Results of a detailed multi-stakeholder assessment conducted from 14 February to March 1, 2022 in Tanzania has revealed the impact of the drought and related needs.
According to the International Federation of Red Cross and Red Crescent Societies (IFRC), the situation is still unfolding, there is a dire need to address its effects now.
“The Climate Outlook for November 2021 – April 2022 (NDJFMA) Rainfall Season indicated that rains were likely to be below normal over some regions in the country which may result in water levels in rivers, reservoirs and a decrease in aquifer recharge were likely to occur in areas where below normal rainfall is expected,” the IFRC said in statement Wednesday.
“From November 2021 to January 2022 prolonged periods of dry spells were experienced and a forecasted slight increase in rainfall was expected in March 2022.”
The Tanzania Food and Nutrition Security Analysis System known in Swahili as ‘Mfumo wa Uchambuzi wa Uhakika wa Chakula na Lishe’ (MUCHALU) framework actioned by conducting the IPC, in November 2021, and highlighted some areas representing different livelihood zones proximity to represent the entire zones.
“From the IPC results, the four district councils of Handeni, Longido, Mkinga, and Monduli will also remain classified in IPC Phase 3 (Crisis). In February 2022, a Comprehensive Food Security and Nutrition Assessment Report Coordinated by the National Food Security Division – Ministry of Agriculture and Disaster Management Department-Prime Minister Office highlighted the projection of the drought for the projected period of analysis (May – September 2022).
“The report shows the number of people facing high levels of acute food insecurity is expected to increase, representing 17% of the population, compared against 13% in the current period of analysis. This is due to anticipated inadequate rainfall, which is expected to be normal to below normal. This is likely to contribute to the low production of food crops and livestock, which will, in turn, lead to decreasing food stocks available at the household level, as a majority of households depend on rain-fed farming and agro-pastoralism.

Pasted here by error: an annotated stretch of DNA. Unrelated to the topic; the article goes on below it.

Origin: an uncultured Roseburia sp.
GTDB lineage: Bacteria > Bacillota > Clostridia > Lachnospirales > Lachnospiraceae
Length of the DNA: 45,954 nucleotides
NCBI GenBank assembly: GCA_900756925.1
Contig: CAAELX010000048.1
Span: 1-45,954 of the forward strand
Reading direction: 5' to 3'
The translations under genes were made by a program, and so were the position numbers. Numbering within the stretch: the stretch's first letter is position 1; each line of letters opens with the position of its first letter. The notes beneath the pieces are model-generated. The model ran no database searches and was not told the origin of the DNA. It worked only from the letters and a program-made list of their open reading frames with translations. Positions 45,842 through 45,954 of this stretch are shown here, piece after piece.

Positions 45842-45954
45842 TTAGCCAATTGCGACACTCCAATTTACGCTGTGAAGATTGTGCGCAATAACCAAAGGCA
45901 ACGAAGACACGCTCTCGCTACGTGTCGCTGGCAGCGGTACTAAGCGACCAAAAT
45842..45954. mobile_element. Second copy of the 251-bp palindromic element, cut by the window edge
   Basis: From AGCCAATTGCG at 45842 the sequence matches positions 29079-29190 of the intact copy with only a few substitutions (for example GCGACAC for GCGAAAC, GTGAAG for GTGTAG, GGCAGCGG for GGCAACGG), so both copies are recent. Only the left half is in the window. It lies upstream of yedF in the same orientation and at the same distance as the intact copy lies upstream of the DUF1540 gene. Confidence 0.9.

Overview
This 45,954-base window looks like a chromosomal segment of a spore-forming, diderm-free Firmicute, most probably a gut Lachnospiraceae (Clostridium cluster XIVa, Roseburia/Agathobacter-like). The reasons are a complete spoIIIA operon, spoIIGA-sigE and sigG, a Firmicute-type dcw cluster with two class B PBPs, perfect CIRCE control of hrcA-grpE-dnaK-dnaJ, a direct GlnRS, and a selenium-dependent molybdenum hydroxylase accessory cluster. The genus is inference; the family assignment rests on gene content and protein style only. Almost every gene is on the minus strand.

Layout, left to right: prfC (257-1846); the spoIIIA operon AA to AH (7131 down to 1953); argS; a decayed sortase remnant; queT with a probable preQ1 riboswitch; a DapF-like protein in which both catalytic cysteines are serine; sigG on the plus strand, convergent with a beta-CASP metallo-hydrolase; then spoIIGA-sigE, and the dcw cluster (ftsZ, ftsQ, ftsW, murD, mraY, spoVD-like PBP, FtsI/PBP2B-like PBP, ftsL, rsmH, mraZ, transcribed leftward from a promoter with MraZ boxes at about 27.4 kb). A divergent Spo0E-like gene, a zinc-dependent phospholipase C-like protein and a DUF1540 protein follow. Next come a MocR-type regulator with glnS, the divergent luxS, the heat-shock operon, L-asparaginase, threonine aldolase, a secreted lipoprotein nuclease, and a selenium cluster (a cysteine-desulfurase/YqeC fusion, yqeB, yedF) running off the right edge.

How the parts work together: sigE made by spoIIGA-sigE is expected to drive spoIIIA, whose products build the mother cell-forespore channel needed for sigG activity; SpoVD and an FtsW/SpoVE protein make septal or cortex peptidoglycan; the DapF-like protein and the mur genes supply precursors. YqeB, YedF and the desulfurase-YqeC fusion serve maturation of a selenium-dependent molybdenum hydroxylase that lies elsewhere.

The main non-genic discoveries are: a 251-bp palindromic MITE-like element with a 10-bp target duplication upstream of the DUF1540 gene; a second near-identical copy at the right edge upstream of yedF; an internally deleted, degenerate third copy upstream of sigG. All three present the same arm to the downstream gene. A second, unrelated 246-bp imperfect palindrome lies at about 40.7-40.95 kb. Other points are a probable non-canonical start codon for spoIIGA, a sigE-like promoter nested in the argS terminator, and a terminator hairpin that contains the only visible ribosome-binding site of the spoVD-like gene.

“As a consequence of low production, prices are also projected to increase and will negatively impact food access. It is projected that about 497,000 people (14% of the population analyzed) will be in Crisis (IPC Phase 3) and about 95,000 people (3% of the population analyzed) will be in an Emergency (IPC Phase 4). Around 929,000 people (26% of the population analyzed) are projected to be in a Stressed situation (IPC Phase 2).
According to IFRC, in December 2021, the situation went worse, impacts of the forecast were experienced in the Nothern Maasai pastoralist Livelihood Zone in the Arusha region which includes parts of Longido and Monduli districts and Manyara regions, Simanjiro, and Kiteto where the prolonged dry spell from November 2021 to 15 January 2022 resulted to a severe shortage of pasture and water for livestock in this zone.
“TRCS in collaboration with Government Authorities conducted an assessment in the most affected and targeted areas, which are predominantly occupied by the Maasai community whose source of livelihood depends on the livestock. During the assessment, it was realized more than 60,000 animals were dead, some of the carcasses were found in the boma, communities went for several coping mechanisms, positive and negative to rescue the situation, the triggering factor being reduced forage and water to accommodate peoples’ animals.
“Among the coping mechanisms included migration and concentration of livestock in better grazing areas away from their domiciles. Utilisation of family food stocks to feed livestock, and spending some resources to buy animal food supplements mainly impacted families’ economy. Apart from economic loss, communities are psychologically affected and require counseling.
IFRC said despite these interventions, the situation remained worrisome because of the prolonged dry spells which were expected to regain from the March-May rain season, which has not taken place so far.